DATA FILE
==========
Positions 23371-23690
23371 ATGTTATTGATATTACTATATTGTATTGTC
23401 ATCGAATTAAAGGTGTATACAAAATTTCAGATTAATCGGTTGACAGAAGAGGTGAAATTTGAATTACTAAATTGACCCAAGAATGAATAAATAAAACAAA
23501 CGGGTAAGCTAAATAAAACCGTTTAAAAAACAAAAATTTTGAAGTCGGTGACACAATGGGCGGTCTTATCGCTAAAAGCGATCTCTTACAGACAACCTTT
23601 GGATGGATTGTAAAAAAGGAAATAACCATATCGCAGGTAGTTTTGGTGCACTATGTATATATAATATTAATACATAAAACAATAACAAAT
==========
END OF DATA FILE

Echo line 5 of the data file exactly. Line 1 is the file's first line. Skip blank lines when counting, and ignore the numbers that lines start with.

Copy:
23601 GGATGGATTGTAAAAAAGGAAATAACCATATCGCAGGTAGTTTTGGTGCACTATGTATATATAATATTAATACATAAAACAATAACAAAT